The week in review
Latest Albemarle traffic fatalities: An 88-year-woman driving a 2002 Buick LeSabre plows into the median and a tree on U.S. 29 south of Hollymead Town Center April 10, killing her 87-year-old passenger, Gerard Joseph Smith. Driver Jeanette Smith dies April 16. The Smiths are the fourth and fifth people to die on Albemarle roads this year; three other people died the last week of March in unrelated accidents.
Latest in the Crozet hit-and-run: Joseph Wade Payne, 20, of Buckingham, turns himself in April 15 for the March 30 death of 71-year-old Carroll Herring on U.S. 250. Two vehicles struck Herring, and police are still searching for the driver of a dark-colored Saab and are offering a $1,000 reward.
Latest Crabtree Falls casualty: Faith Helbig, an 18-year-old Liberty University student from New Jersey, falls to her death April 8 on a hike, becoming the 28th recorded fatality at the falls, the News & Advance reports.
Most serious burns: A 62-year-old North Garden woman suffers third-degree burns on 80-90 percent of her body April 9 when she tries to light a charcoal grill using denatured alcohol. WINA has the story.
Most serious charges: Henry Lee Jasper, 32, of Louisa is charged with forcible rape and abduction. According to Albemarle police, a woman was attacked in the 1600 block of 5th Street around 3pm April 14. She didn't know her attacker and escaped; Jasper was found in the vicinity, arrested, and is being held without bond.
Fattest: Almost half of the fifth graders in Central Virginia are overweight or obese, according to data compiled for a study in the Thomas Jefferson Health District, and nearly one-third of adults are overweight. Health officials are dismayed that the excess poundage continues to spike and people are getting less healthy. The Newsplex has the story.
Most contradictory statistic: Charlottesville is the second-least obese locality in the country, according to a Gallup and Healthways survey, which found obesity rates all over the country at 15 percent, except for Charlottesville, which clocked in at 14.3 percent, and Boulder.
Most B&Es: Crozet man Caleb Limbaugh Rowe, 34, is sentenced to one year and 10 months in jail for breaking into four Crozet homes last summer, NBC29 reports.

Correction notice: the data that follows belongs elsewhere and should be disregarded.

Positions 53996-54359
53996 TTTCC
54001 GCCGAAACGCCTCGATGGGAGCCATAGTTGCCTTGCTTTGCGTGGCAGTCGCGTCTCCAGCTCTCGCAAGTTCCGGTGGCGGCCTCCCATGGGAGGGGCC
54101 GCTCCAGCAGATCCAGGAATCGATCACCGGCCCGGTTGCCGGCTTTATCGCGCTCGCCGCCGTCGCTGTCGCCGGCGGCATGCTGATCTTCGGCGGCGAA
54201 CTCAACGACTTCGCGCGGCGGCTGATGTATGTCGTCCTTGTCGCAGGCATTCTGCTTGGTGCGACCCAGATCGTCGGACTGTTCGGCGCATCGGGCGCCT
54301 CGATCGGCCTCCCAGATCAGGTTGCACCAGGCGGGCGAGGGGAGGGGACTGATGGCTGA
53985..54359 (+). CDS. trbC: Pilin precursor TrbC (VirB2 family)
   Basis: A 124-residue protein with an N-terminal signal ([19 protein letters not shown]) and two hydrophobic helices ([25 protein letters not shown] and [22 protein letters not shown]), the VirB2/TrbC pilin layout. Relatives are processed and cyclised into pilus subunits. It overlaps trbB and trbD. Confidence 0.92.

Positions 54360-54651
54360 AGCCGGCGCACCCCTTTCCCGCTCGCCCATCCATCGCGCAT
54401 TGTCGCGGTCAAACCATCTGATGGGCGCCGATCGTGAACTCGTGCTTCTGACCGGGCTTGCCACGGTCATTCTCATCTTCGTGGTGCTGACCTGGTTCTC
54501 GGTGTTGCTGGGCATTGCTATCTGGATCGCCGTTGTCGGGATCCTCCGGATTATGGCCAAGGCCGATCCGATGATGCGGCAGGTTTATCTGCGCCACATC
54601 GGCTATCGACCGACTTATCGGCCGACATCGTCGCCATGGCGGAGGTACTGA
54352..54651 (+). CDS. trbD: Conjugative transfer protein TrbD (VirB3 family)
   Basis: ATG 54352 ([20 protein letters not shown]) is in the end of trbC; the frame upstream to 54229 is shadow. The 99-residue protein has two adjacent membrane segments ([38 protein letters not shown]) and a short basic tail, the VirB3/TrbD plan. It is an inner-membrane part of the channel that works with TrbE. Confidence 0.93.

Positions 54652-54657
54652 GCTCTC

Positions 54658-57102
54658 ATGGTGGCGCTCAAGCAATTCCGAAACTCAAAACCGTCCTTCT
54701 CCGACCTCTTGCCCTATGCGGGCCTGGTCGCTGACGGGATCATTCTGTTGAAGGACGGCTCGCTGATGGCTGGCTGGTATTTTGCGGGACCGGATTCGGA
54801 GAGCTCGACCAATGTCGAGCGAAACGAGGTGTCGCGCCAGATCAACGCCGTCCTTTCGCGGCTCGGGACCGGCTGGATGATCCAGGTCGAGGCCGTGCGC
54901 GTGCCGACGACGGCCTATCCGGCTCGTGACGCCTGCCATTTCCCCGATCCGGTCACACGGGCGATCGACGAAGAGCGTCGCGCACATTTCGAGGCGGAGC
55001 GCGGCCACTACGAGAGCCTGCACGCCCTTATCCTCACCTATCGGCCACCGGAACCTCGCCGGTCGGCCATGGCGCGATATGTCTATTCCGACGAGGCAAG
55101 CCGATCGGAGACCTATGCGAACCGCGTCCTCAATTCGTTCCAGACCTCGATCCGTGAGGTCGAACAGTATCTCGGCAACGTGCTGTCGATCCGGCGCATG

Highest profile missing pet: Jack, the golden retriever/Labrador who bolted from Charlottesville Fire Chief Charles Werner's yard, remains on the lam for 10 days. He's spotted a number of times, but won't come near anyone, including the chief, until April 12.
Most crying over spilt milk: A tanker truck carrying approximately 50,000 gallons of moo juice collides with a pickup on I-64 in Augusta County April 10 and overturns on its side. Both drivers are taken to the hospital with non-life-threatening injuries, and eastbound I-64 is closed for about three hours, according to a release.
Best time to be a Charlottesville or Albemarle employee: City Hall and the county office building shut down ops April 12 in their annual commemoration of Thomas Jefferson's April 13 birthday.
Best way to celebrate Jefferson's birthday: The Thomas Jefferson Center for the Protection of Free Expression releases its 22nd Muzzle awards, a dubious distinction for the most "egregious and ridiculous acts of censorship" committed in the past year. Among the "winners," Oklahoma gets two nods– one for forcing a five-year-old to turn his University of Michigan t-shirt inside out because only Oklahoma university and college team attire is allowed in the school district, and the other goes to David Smith, the principal at Prague High School, home of the Red Devils, who withholds the valedictorian's diploma for saying "hell" until she writes a letter of apology. Both the Democratic and Republican national committees are not-so-proud recipients as well.